#include "game.h"
#include "asset_utils.h"
#include "buffer.h"
#include "image.h"
#include "platform_gl.h"
#include "platform_asset_utils.h"
#include "shader.h"
#include "texture.h"

static GLuint texture;
static GLuint buffer;
static GLuint program;

static GLint a_position_location;
static GLint a_texture_coordinates_location;
static GLint u_texture_unit_location;

// position X, Y, texture S, T
static const float rect[] = {-1.0f, -1.0f, 0.0f, 0.0f,
		                     -1.0f,  1.0f, 0.0f, 1.0f,
		                      1.0f, -1.0f, 1.0f, 0.0f,
		                      1.0f,  1.0f, 1.0f, 1.0f};

We’ve added our includes, a few local variables to hold the OpenGL objects and shader attribute and uniform locations, and an array of floats which contains a set of positions and texture coordinates for a rectangle that will completely fill the screen. We’ll use that to draw our texture onto the screen.

Let’s continue the code:

void on_surface_created() {
	glClearColor(0.0f, 0.0f, 0.0f, 0.0f);
}

void on_surface_changed() {
	texture = load_png_asset_into_texture("textures/air_hockey_surface.png");
	buffer = create_vbo(sizeof(rect), rect, GL_STATIC_DRAW);
	program = build_program_from_assets("shaders/shader.vsh", "shaders/shader.fsh");

	a_position_location = glGetAttribLocation(program, "a_Position");
	a_texture_coordinates_location = 
		glGetAttribLocation(program, "a_TextureCoordinates");
	u_texture_unit_location = glGetUniformLocation(program, "u_TextureUnit");
}

glClearColor() is just as we were doing it before. In on_surface_changed(), we load in a texture from textures/air_hockey_surface.png, we create a VBO from the data stored in rect, and then we build an OpenGL shader program from the shaders located at shaders/shader.vsh and shaders/shader.fsh. Once we have the program loaded, we use it to grab the attribute and uniform locations out of the shader.

We haven’t yet defined the code to load in the actual assets from the file system, since a good part of that is platform-specific. When we do, we’ll take care to set things up so that these relative paths “just work”.

Let’s complete game.c:

void on_draw_frame() {
	glClear(GL_COLOR_BUFFER_BIT | GL_DEPTH_BUFFER_BIT);

	glUseProgram(program);

	glActiveTexture(GL_TEXTURE0);
	glBindTexture(GL_TEXTURE_2D, texture);
	glUniform1i(u_texture_unit_location, 0);

	glBindBuffer(GL_ARRAY_BUFFER, buffer);
	glVertexAttribPointer(a_position_location, 2, GL_FLOAT, GL_FALSE, 
		4 * sizeof(GL_FLOAT), BUFFER_OFFSET(0));
	glVertexAttribPointer(a_texture_coordinates_location, 2, GL_FLOAT, GL_FALSE, 
		4 * sizeof(GL_FLOAT), BUFFER_OFFSET(2 * sizeof(GL_FLOAT)));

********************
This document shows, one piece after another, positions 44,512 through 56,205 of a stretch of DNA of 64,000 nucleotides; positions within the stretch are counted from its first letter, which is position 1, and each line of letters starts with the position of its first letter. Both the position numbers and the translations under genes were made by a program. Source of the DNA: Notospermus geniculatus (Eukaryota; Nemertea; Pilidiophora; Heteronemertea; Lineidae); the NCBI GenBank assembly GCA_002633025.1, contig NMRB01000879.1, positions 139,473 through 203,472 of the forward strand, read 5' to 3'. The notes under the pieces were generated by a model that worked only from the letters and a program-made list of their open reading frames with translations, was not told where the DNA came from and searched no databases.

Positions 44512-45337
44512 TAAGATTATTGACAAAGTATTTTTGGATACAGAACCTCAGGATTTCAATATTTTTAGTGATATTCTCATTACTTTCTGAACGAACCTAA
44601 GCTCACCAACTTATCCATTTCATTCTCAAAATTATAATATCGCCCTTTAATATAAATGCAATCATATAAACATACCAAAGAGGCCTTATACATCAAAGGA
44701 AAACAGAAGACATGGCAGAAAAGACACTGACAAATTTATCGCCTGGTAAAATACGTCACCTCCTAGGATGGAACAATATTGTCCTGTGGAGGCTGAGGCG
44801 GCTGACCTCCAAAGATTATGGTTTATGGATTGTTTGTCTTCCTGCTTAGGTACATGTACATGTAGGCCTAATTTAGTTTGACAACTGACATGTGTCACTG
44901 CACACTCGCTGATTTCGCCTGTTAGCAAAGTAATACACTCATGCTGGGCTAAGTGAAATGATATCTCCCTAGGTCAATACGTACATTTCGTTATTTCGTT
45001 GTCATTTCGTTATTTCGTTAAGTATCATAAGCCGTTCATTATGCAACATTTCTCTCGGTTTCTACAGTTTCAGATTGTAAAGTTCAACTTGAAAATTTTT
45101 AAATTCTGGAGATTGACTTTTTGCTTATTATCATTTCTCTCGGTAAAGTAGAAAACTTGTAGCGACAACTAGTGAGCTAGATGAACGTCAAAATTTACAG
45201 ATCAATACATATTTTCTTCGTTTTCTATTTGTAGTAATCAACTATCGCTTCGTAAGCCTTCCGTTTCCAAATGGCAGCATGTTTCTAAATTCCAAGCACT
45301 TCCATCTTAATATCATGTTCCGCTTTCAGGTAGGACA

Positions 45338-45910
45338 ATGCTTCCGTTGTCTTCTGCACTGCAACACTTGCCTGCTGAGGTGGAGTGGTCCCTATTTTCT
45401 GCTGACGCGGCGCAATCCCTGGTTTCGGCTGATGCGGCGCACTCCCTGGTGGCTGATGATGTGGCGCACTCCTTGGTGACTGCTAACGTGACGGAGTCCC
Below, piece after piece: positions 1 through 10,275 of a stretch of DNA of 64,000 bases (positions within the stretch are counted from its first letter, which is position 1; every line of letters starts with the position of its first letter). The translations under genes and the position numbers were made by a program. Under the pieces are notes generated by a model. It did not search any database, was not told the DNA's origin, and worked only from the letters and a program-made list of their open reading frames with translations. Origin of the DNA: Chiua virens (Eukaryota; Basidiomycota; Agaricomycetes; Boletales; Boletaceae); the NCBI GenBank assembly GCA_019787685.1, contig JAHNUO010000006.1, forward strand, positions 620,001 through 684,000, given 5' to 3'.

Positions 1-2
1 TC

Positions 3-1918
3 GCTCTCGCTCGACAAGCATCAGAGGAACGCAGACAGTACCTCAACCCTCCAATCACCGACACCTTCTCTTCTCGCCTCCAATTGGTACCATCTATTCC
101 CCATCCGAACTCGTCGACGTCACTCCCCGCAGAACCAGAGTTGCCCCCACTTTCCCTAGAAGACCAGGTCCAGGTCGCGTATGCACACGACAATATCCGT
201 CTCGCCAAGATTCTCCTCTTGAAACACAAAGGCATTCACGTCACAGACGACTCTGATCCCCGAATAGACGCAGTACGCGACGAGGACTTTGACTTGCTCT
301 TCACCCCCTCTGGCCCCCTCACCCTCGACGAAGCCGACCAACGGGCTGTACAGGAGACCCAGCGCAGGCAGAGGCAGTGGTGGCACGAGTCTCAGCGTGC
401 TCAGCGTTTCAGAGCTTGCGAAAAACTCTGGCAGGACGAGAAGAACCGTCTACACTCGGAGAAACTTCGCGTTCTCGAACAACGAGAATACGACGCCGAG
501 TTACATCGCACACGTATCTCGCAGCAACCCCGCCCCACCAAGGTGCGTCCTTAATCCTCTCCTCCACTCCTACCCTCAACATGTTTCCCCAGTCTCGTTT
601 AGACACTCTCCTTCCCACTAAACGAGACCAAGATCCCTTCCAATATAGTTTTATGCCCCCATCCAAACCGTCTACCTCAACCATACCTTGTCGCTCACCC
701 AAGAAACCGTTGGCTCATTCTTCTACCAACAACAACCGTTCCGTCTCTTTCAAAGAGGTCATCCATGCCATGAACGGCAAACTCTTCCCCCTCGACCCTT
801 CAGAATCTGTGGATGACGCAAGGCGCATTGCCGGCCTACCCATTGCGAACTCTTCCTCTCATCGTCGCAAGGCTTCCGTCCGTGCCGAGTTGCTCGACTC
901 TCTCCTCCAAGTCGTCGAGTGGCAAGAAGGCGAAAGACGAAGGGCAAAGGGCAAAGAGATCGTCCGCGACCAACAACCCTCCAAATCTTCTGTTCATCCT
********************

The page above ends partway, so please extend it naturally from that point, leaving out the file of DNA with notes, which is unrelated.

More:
glEnableVertexAttribArray(a_position_location);
	glEnableVertexAttribArray(a_texture_coordinates_location);
	glDrawArrays(GL_TRIANGLE_STRIP, 0, 4);

	glBindBuffer(GL_ARRAY_BUFFER, 0);
}

In the draw loop, we clear the screen, set the shader program, bind the texture and VBO, setup the attributes using glVertexAttribPointer(), and then draw to the screen with glDrawArrays(). If you’ve looked at the Java tutorials before, one thing you’ll notice is that it’s a bit easier to use glVertexAttribPointer() from C than it is from Java. For one, if we were using client-side arrays, we could just pass the array without worrying about any ByteBuffers, and for two, we can use the sizeof operator to get the size of a datatype in bytes, so no need to hardcode that.

This wraps up everything for the core folder, so in the next few steps, we’re going to add in the necessary platform wrappers to get this working on Android.

Adding the common platform code

These new files should go in /airhockey/src/platform/common:

platform_file_utils.h

#pragma once
typedef struct {
	const long data_length;
	const void* data;
	const void* file_handle;
} FileData;

FileData get_file_data(const char* path);
void release_file_data(const FileData* file_data);

We’ll use this to read data from the file system on iOS and emscripten. We’ll also use FileData for our Android asset reading code. We won’t define the implementation of the functions for now since we won’t need them for Android.

platform_asset_utils.h

#include "platform_file_utils.h"

FileData get_asset_data(const char* relative_path);
void release_asset_data(const FileData* file_data);

We’ll use this to read in assets. For Android this will be specialized code since it will use the AssetManager class to read files straight from the APK file.

platform_log.h

#include "platform_macros.h"
#include "config.h"

void _debug_log_v(const char* tag, const char* text, ...) PRINTF_ATTRIBUTE(2, 3);